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lineup 13th November 2012 09:37 AM

Make Hifi with 3 Triple Sziklai transistors in Simple Class A
What you need, for dual channels:

1 transformer 2x30 VAC, 400VA, with split secondaries
8 power resistors with value 33 Ohm
2 power resistors with value 0.47 Ohm
2 small signal transistors, like 2SC2240, BC550C
2 medium power transistors like BD139, MJE340
2 power transistors like MJL3281A
4 capacitors 4700uF or 10000uF
2 potentiometers 100 kOhm
2 film capacitors 2.2uF for the input
A bunch of normal resistors and a couple of 10uF capacitors
Is it possible to make Hifi Class A with only 3 transistors per channel?
Yes :)
I will show you how.
Just you ask me .......

Oh, yes.
The max output is 9 Watt Class A into 8 Ohm

Workhorse 13th November 2012 09:50 AM

Ok then show us, Lineup :D

Ian Finch 13th November 2012 09:51 AM

I am asking nicely....Please, do tell since this should get everyone involved for one reason or another.

3 transistors and Hi-fi you say? Marvellous! :bulb:

lineup 13th November 2012 10:43 AM

2 Attachment(s)
Thanks, guys for your interest.
Especially my friend Workhorse ... what have I done to deserve you???

If you look at my first figure below (I call it figure1)
you see what is the most simple power amplifier
using BJT, bipolar power transistor.

Dont try that one at home!!!
It will certainly not be Hifi.
The problems are several. Mainly the high distortion of the MJL3281A.
And the input impedance is too low - it will be hard to drive.

In next figure, figure2, I show how we can overcome the problems
by the help of 2 smaller transistors.

What we have created is a SUPER transistor.
Made up of 3 transistors in Sziklai configuration.
Circuit has basically the distortion of the small signal transistor in front
and the high impedance we want.

I be back with the final real schematic
and some test figures, numbers thast shows it really works.

DF96 13th November 2012 10:49 AM

Damping factor around 1 will cause boomy bass with most speakers. Class A - yes. Hi-Fi - no.

lineup 13th November 2012 10:54 AM

You may be right, DF86.
But we have elsewhere discussed damping factor.
There are quite a bunch that do not below high DF is necessary.

The circuit is very much Nelson Pass.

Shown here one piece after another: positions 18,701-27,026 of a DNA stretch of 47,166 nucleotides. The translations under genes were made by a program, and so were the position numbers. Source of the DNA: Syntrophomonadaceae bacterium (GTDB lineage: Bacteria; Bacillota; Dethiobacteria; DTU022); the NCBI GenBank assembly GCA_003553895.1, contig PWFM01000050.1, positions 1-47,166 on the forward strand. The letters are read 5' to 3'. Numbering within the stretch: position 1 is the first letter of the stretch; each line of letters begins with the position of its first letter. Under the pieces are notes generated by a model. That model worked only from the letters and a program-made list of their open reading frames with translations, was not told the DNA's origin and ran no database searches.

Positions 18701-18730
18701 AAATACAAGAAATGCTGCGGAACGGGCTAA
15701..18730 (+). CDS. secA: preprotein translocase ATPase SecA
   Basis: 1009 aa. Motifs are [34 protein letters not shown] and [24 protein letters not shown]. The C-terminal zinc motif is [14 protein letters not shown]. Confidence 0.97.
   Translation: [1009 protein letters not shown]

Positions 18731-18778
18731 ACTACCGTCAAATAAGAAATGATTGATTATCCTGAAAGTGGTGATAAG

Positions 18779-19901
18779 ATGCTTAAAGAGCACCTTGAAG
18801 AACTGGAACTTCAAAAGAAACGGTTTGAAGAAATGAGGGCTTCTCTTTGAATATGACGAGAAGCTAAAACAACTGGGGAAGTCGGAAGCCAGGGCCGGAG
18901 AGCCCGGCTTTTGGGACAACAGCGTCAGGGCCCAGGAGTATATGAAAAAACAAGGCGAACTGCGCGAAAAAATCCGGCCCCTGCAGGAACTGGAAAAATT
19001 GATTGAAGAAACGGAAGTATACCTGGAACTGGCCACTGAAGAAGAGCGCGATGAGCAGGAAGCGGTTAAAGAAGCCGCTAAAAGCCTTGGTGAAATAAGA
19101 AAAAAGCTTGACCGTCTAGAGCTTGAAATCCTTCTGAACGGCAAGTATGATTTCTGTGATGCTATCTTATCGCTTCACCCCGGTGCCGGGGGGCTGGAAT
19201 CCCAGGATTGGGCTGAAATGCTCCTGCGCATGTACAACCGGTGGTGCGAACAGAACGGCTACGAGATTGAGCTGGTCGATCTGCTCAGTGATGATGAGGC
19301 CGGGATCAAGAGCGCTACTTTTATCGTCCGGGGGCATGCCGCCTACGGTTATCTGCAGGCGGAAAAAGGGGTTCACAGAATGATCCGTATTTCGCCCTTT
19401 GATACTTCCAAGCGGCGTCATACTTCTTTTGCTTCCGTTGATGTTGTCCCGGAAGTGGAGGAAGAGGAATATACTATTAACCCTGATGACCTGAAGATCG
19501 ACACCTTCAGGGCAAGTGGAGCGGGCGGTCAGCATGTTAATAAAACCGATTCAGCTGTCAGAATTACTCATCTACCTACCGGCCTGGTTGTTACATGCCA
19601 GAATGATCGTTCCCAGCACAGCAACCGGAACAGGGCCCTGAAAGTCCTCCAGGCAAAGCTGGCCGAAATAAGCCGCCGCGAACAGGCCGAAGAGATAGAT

He has made some 'one MOSFET amplifiers'.
So you do not like the idea.
Well, I guess time will tell if there will be boomy bass.
This is a circuit I would like to build.

DF96 13th November 2012 11:23 AM

High DF may not be necessary, although it depends on the speakers. That does not mean that very low DF is good.

I regard Nelson Pass designs as eccentric.

You may like the sound from this type of amplifier. Just don't confuse people by calling it hi-fi.

lineup 13th November 2012 11:27 AM

We can discuss the term Hifi.
For me it is everything that has low THD, say below THD 0.050%
So this circuit with THD 0.002% at 1 Watt is really Hifi .. in my book.
I wouldnt call anything Hifi if it wasnt so for me.

Dont be so fast calling it non-Hifi.

wahab 13th November 2012 12:03 PM

As pointed by DF96 , with DF (!) at 1 , frequency response wont be linear
and highly speakers dependent , wich is not hifi , by the definition.

Struth 13th November 2012 04:40 PM

Hi Guys

To me "hifi" means "not changing the music noticeably".

There cannot be an arbitrary THD number here, as that number does not reflect the distortion profile or the much worse IM products. Many have found out for themselves that having the same THD number does not mean two products will sound the same or reproduce music the same.

The Pass circuits, the JLH class-A amps, most tube amps and a lot of budget solid-state product is no where close to being hifi. Most of it will sound okay with simple music - which is always what they describe it being good for: solo piano, a vocalist with two piece accompaniment, etc. Try those circuits with modern pop, rock, metal or any other style with a lot going on the midrange and the sound turns to mud or is just garbled.

The above circuit will fall into this same category unless the load is made active. See Self's expose on follower circuits in his "Small Signal Audio Design" book. Intuitively a follower should be the simplest thing to design, but it has hidden flaws.

Have fun
Kevin O'Connor

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